Palestinian President Mahmoud Abbas refused a phone call with U.S. President Donald Trump Monday regarding the impending release of the Trump administration's peace plan, a senior official in the Abbas' office said. The official added that there were similar attempts made last week to try and coordinate the call.
President Trump is meeting Monday with Israeli Prime Minister Benjamin Netanyahu and his chief political rival Benny Gantz to discuss the details of the 'Deal of the Century' ahead of its expected release Tuesday.
There is currently no contact between Abbas' office and the White House, and the only mode of communication is the channel between the head of the Palestinian intelligence and the CIA. Another actor who has relayed messages between the sides is Jordan's King Abdullah.
The impending release of the plan has drawn condemnation from Palestinian leaders in Ramallah and Gaza. Palestinian factions issued a statement Sunday calling for "day of rage" Tuesday, and urged Palestinians to boycott American goods and to remove any symbols of the United States from structures on the West Bank - including signs indicating donations from American foundations.
Saeb Erekat, the secretary general of the PLO Executive Committee, said Sunday that the plan – which will reportedly include extending Israeli sovereignty over all settlements and annexing the Jordan Valley – would spell the end of the two-state solution. “It will open the door [for a policy of] of one person, one vote from the Jordan River to the Mediterranean,” he wrote.
Palestinian street apathetic
But despite these declarations, veteran Fatah activists in Ramallah, Nablus and Bethlehem expressed skepticism about the feasibility of a popular protest over the Trump plan and did not hide their disappointment with the gloomy atmosphere among Palestinians. “Whoever isn’t seeing or feeling the frustration on the street is either ignoring it or playing dumb,” said a Fatah activist in the Bethlehem area. “There’s an atmosphere of anger and apathy that stems first and foremost from the leadership crisis and the intra-Palestinian division.”
Fatah activists in the West Bank say that the lack of public response indicates people's indifference toward the process and a lack of confidence in the Palestinian leadership.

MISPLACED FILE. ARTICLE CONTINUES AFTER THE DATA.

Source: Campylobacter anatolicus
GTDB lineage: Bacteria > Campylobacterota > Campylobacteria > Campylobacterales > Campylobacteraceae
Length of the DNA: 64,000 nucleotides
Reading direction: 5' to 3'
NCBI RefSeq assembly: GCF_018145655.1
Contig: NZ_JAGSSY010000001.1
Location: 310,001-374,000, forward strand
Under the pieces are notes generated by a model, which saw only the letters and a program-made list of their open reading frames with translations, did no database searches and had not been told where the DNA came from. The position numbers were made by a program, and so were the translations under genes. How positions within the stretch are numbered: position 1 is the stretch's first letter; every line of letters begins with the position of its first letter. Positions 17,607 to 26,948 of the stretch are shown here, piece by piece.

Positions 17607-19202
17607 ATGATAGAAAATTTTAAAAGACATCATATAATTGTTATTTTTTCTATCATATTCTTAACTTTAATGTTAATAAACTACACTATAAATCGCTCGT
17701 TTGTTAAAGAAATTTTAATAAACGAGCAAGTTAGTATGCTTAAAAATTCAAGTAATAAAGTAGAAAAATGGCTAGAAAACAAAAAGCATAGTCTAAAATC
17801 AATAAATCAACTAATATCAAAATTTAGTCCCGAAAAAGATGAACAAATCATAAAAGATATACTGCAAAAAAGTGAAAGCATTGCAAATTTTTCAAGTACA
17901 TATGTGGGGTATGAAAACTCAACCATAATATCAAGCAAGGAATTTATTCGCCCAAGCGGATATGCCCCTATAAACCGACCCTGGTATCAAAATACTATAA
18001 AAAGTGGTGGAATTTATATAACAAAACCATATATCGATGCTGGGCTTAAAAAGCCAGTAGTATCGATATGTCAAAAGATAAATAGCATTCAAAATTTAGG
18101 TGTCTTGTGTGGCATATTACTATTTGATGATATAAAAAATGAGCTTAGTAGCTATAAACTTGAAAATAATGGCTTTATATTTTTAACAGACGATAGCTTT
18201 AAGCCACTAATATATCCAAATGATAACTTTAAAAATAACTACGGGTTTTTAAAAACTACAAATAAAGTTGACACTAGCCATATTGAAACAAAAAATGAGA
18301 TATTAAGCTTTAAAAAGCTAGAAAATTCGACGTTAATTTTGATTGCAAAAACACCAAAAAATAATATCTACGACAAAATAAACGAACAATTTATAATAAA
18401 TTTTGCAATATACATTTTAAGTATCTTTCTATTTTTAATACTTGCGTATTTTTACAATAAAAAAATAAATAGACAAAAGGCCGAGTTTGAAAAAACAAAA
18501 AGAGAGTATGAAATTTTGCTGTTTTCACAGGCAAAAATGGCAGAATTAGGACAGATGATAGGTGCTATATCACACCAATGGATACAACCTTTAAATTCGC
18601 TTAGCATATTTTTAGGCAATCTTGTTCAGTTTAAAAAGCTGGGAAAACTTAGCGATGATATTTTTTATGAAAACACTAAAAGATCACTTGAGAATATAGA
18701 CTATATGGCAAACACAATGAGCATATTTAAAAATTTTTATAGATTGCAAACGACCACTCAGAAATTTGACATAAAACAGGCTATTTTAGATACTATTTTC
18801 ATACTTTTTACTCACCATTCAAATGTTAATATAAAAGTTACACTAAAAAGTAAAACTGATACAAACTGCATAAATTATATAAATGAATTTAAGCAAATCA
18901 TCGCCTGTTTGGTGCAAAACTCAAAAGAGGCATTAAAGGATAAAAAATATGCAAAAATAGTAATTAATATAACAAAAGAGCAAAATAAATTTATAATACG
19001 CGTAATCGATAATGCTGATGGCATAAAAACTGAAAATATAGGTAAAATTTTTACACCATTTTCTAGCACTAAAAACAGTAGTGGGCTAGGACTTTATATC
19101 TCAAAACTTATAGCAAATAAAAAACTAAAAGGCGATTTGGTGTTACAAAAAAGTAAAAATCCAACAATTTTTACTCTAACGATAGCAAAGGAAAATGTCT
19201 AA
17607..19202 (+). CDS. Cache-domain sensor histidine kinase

The apathy among the Palestinian public doesn’t indicate acceptance of the Trump plan, rather the opposite. The Palestinians, however, “feel that the leadership is busy with internal squabbling and isn’t creating the conditions for diplomatic action or popular protest that could have an impact,” he said.
The Palestinian Authority's warnings about halting security coordination with Israel or shirking the Oslo Accords are largely considered to be empty threats.
"Since 2015, we've heard threats that they will stop security coordination, abandon Oslo or take all kinds of steps to pressure Israel and the international community, but everything has stayed the same," said a Fatah activist in Nablus. “Even on economic issues there’s been no real change, so there are no expectations in the field.” According to him, the PA leadership isn’t perceived as the leadership of the Palestinian people. “As far as the street is concerned, no one is ready to sacrifice himself for the PA leadership,” he said.
At the same time, there are those who say the opportunity should be exploited to advance intra-Palestinian reconciliation, given the ongoing frustration over the political and diplomatic schism between the West Bank and Gaza. The head of Hamas’ political bureau, Ismail Haniyeh, called Sunday for a meeting with the Fatah leadership in Cairo to discuss a response to the Trump plan.
“If the plan is published in accordance with the details that have been released so far – which we vehemently reject – the Palestinian leadership will announce a series of steps to preserve the legitimate rights of the Palestinian people, and Israel will bear responsibility,” he said. “We must be united and focused on the goal of defending our rights and overturning the plan," Haniyeh added.
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